Part of doing business in today’s increasingly cyber-world is dealing with security vulnerabilities and bugs that come up along the way. Many organizations first learn about a vulnerability or bug by receiving a security vulnerability or security bug report from a security researcher. Those who have not received one of these reports yet, and those with a less-than-desirable security profile, you may not know how exactly to handle the report.
This article will explore how to handle security vulnerability and bug reports by detailing what to do when you first get the report, how to verify the report’s findings, how to respond to the report and best practices for what to do after you receive the report.
Before moving on with any tips or best practices, the first thing you need to learn is to relax when you first get it. Do not take it as an indicator that you are necessarily doing anything wrong, but that (depending on the report) something has simply popped up. The important thing at this point is reacting appropriately, which will be explored below.
Security vulnerability disclosure policy
The security vulnerability disclosure policy is the guideline an organization uses to establish who gets reported to, who verifies and other responsibilities with regard to vulnerabilities. One of the most important pieces of information it contains is who security vulnerabilities and bugs should be reported to. The fact of the matter is it can be hard to determine who to contact at an organization let alone getting a hold of that individual once you identify them.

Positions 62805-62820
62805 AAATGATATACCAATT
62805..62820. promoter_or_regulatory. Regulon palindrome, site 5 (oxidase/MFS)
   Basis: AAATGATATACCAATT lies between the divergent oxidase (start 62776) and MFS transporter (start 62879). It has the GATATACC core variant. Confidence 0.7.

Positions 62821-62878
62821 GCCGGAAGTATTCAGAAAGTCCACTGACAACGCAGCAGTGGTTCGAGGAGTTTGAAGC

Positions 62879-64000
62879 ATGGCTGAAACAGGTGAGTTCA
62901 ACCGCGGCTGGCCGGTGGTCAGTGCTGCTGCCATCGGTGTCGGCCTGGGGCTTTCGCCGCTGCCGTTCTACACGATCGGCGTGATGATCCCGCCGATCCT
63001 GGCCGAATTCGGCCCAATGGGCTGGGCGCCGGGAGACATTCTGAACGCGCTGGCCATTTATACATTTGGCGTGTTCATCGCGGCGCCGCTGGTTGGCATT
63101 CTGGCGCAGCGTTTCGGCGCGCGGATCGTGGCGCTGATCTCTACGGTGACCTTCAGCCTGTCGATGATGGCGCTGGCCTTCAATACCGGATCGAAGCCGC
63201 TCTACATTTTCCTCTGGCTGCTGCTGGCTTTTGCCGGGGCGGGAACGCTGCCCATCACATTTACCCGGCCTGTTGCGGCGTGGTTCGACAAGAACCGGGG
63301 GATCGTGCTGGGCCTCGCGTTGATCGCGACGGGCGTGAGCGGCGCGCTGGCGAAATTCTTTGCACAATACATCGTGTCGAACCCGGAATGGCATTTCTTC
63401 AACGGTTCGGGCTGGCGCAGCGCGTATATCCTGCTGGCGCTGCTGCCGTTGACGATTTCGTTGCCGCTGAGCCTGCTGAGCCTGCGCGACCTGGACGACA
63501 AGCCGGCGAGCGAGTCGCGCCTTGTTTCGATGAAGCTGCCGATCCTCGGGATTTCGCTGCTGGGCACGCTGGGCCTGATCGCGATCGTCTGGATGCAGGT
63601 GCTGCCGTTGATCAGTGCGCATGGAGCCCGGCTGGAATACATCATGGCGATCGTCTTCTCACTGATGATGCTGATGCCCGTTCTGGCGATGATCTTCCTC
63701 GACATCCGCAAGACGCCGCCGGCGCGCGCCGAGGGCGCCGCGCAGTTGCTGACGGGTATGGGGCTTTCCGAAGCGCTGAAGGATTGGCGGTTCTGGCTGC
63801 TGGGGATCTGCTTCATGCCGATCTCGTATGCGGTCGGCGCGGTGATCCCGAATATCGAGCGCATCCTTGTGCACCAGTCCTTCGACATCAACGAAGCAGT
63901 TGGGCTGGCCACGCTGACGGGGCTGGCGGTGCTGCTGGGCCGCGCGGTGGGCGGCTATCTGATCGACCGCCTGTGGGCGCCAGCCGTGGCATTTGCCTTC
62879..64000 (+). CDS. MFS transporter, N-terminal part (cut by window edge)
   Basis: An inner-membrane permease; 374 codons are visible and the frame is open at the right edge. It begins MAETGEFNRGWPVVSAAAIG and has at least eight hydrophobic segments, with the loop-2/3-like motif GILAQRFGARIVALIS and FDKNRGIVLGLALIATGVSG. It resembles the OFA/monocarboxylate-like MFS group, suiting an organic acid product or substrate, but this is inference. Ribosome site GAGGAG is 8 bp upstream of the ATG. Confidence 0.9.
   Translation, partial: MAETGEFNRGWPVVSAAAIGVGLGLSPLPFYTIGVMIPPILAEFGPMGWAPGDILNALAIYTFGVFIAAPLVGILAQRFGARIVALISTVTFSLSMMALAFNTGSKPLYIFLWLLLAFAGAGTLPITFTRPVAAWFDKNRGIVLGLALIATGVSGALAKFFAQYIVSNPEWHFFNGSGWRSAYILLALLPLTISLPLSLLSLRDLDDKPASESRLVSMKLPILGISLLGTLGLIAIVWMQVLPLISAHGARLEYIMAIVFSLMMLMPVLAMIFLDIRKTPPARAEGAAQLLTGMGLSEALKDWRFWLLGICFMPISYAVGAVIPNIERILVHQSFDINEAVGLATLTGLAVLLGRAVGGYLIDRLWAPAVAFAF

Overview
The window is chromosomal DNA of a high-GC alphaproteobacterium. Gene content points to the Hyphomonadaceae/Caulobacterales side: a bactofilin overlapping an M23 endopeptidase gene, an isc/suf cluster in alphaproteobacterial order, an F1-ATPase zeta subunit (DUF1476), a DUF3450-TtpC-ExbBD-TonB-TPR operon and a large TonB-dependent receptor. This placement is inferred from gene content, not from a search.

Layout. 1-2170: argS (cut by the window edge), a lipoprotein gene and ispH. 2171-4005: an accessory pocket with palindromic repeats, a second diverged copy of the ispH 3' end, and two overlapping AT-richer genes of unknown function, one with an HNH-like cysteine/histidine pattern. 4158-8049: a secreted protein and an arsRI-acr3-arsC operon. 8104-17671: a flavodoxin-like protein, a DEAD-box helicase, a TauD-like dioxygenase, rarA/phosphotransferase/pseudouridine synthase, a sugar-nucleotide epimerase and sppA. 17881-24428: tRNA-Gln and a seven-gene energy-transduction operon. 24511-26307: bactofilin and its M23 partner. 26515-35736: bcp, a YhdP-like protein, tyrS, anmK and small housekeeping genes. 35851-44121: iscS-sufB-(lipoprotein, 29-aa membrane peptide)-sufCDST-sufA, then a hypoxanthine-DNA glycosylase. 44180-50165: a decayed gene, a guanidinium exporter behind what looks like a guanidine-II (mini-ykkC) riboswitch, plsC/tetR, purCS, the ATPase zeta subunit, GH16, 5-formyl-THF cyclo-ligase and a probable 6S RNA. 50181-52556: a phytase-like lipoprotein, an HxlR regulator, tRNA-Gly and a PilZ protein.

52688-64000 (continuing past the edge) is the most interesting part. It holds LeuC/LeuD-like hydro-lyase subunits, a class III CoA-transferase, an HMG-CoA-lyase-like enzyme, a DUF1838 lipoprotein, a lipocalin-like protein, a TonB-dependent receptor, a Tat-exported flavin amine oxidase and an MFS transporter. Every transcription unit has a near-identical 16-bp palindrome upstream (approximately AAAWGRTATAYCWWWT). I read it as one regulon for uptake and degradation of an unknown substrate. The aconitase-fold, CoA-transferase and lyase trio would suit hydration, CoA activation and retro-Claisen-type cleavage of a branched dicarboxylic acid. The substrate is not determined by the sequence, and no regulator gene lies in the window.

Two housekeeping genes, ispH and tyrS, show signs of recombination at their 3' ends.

Organizations have been releasing their security vulnerability disclosure policy online, and the top item it normally lists is the email to send security vulnerability warnings, bug warnings and reports to. The policy should also state how the findings should be reported to the organization, who will verify the report’s findings and/or investigate, next steps and any other important information regarding how security vulnerability reports will be responded to.
Quick and efficient access to the right person can be the determining factor in whether an organization responds in time to a vulnerability or bug. One such example occurred in the city of Florence, Alabama. Information security expert Krebs on Security (Brian Krebs) alerted the city in late May of 2020 that their IT systems had been breached.
After being given a phone call runaround, Krebs was ultimately thanked by the systems administrator of the Florence Police Department. However, the attackers launched their attack on June 5th and the city’s data was held for ransom by DoppelPaymer, a particularly aggressive ransomware. Twelve days after being alerted, the city ultimately fell victim to a ransomware attack that a simple, clearly stated security vulnerability disclosure policy could have prevented by identifying who to report security vulnerabilities and bugs to.
Who should verify the findings of the report?